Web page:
The only way to eliminate yield-robbing pathogens like Phytophthora and white mold from the soil is a 15-year soybean rotation, but it’s obviously not practical. Fortunately, recent soybean-genome sequencing has accelerated finding resistance within the plant itself.
Ken DeSmith is a believer in higher corn plant populations, but that wasn’t always the case. The Atkinson, Ill., grower was skeptical when corn plant populations started steadily creeping upward a decade or more ago.
The search is on for a super line of corn that powers more yield with less nitrogen. It’s been more than 10 years in the making, but researchers have identified nine genes in corn important for nitrogen-use efficiency. These “NitroGenes” have been shown to impact traits such as stover nitrogen content, grain nitrogen concentration and kernel number.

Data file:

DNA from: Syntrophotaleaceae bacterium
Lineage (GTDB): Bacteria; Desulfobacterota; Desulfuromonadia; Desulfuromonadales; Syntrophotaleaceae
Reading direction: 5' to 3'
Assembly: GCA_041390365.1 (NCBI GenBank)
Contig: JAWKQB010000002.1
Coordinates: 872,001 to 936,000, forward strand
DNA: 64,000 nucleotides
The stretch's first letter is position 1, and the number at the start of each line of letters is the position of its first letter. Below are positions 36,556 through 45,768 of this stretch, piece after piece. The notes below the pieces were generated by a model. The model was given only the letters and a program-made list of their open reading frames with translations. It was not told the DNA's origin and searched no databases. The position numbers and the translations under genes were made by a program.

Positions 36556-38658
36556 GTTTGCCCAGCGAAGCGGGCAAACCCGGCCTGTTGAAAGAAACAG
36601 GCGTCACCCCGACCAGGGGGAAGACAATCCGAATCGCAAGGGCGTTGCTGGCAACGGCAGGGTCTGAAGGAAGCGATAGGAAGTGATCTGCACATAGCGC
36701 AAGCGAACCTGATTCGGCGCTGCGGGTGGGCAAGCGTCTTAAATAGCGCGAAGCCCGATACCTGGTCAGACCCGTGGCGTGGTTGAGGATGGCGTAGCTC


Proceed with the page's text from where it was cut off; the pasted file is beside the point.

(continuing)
Herbicide-resistant marestail and waterhemp have caused Illinois grower Trent Funk to work the ground during his three-year rotation of soybeans, corn and wheat. Historically, weed control was a key reason for tillage, but that justification hasn’t existed for quite a while due to herbicide effectiveness, says University of Illinois professor of crop sciences Emerson Nafziger. However, it’s coming back, at least in some areas.
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